by Ewa Nowogorski
Tatami mats have an intersting history and influence that continues to be seen to this day. These uniquely Japanese mats are made out of grass, most commonly rush, and are used as flooring for certain rooms. You can still see modern homes equiped with tatami mats, and all rooms are measured in the tatami mat unit. Here, the history of tatami mats will be explained.
Traditionally, poorer people slept on compacted dirt floors lined with hay. Tatami mats are first seen in the Nara period, and they were originally only used for sleeping on top of, because of their fantastic heat insulation (for the time). But even then, they were only used for nobility and the upper class because they were expensive. Traditionally, these mats were woven by hand, and you would need tens of thousands of strands of dried grass tightly woven in order to make a single mat. It was a laborious and time-consuming process. Tatami mats weren’t used by all classes in society until the 17th century.
But even then, home-building and architecture was largely influenced by tatami mats, as rooms were constructed with tatami mat sizes in mind. Ironically though, tatami mats are currently made to fit the size of the room, and not the other way around.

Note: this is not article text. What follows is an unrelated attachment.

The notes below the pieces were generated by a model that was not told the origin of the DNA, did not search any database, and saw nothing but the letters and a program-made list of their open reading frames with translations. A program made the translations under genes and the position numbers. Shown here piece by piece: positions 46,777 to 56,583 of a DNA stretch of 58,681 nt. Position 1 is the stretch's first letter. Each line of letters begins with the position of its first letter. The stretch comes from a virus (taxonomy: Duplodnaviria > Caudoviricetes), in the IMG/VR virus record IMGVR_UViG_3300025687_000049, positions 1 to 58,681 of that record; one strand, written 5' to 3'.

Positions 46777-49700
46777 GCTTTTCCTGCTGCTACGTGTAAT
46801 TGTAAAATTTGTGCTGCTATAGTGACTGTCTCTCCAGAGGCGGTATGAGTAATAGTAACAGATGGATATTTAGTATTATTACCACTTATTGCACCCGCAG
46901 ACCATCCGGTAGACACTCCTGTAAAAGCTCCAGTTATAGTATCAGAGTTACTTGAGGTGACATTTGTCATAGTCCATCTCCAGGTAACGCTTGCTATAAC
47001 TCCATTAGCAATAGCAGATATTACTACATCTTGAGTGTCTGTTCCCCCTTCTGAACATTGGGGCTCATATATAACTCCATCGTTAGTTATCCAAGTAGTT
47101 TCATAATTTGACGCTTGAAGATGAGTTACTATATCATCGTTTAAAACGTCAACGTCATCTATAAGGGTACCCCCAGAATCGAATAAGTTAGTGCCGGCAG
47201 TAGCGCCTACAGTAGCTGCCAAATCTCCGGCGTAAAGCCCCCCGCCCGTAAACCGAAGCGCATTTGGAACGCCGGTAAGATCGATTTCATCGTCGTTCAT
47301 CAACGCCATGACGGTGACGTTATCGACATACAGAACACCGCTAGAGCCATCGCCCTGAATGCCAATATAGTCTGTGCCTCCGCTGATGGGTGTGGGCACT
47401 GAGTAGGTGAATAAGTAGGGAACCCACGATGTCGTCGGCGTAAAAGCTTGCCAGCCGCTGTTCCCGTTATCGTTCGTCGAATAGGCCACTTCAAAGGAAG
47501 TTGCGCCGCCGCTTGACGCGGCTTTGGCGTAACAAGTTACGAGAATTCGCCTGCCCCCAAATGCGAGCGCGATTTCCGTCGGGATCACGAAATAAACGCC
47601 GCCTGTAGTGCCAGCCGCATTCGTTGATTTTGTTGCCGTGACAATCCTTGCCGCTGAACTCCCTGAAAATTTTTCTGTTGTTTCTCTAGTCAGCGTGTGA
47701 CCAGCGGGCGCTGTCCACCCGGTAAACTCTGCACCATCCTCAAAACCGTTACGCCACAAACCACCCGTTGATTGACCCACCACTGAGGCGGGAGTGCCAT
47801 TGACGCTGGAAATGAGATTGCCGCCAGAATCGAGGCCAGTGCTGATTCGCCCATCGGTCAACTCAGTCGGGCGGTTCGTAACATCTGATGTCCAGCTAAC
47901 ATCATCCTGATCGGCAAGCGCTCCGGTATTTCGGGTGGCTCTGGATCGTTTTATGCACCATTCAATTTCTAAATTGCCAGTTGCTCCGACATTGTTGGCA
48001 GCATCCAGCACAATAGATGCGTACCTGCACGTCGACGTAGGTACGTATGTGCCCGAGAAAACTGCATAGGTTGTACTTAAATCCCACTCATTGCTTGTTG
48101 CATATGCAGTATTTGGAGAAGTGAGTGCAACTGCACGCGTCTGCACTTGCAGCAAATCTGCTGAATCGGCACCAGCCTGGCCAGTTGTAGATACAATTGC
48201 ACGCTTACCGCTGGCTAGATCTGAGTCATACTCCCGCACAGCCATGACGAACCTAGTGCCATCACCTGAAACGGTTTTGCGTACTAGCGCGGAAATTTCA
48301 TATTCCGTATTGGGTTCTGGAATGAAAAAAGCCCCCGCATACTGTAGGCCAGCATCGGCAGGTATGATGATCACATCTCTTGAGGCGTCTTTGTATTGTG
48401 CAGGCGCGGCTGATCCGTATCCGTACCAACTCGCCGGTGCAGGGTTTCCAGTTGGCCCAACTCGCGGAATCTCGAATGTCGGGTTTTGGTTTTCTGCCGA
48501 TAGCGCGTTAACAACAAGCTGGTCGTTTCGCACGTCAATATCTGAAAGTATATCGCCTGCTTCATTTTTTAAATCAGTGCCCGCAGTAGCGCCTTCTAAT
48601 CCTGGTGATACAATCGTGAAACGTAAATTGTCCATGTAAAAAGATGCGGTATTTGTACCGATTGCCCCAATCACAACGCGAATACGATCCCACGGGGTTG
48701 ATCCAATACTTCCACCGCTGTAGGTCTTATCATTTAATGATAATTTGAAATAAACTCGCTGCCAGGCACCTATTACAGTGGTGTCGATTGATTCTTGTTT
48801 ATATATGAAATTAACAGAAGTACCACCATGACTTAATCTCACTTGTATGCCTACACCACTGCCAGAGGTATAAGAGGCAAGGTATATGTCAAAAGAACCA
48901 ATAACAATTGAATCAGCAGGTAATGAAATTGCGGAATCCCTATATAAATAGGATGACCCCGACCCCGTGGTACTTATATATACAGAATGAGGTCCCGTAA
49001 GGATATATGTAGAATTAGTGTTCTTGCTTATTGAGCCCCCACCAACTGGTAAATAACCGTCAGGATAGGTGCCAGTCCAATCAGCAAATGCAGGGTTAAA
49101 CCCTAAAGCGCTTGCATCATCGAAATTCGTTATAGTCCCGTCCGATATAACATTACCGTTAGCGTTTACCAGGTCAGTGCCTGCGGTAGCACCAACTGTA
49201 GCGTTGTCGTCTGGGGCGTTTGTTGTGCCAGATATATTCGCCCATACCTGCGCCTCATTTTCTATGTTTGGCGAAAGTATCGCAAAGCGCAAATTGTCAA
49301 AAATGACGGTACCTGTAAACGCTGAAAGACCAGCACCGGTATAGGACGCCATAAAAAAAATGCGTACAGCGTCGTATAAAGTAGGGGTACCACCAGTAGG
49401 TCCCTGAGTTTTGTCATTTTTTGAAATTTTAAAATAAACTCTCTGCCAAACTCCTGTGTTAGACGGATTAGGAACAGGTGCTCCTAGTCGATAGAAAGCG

Due to the extensive use of tatami mats as the flooring of choice throughout Japanese history, they came to be the standard unit for measuring room size. Rather than meters or feet, “jo” (畳) is used to calculate room size by referring to how many tatami mats will fit in a room. This measurement system is commonly used by realtors and architects, including for rooms that are not intended to have tatami flooring.
The way mats are oriented is also pretty important to note. Most rooms will have a layout of the mats that avoids having all four corners of 4 tatami mats touch. One Google image search will reveal the common layout for 4-mat, 6-mat, 8-mat, 12-mat, and even 20-mat sized rooms. For 8-mat and 12-mat rooms, placing all the mats in the same orientation is usually avoided for homes and is used more for funerals.
Fast fact: Tatami mats come in a standard size, but the standard size is different in the Kanto region vs. the Kansai region. The Kanto region (which includes Tokyo) has smaller mat sizes because the area is more populated. The Kansai region (which has Osaka) has a larger mat size, because there are fewer people living there.
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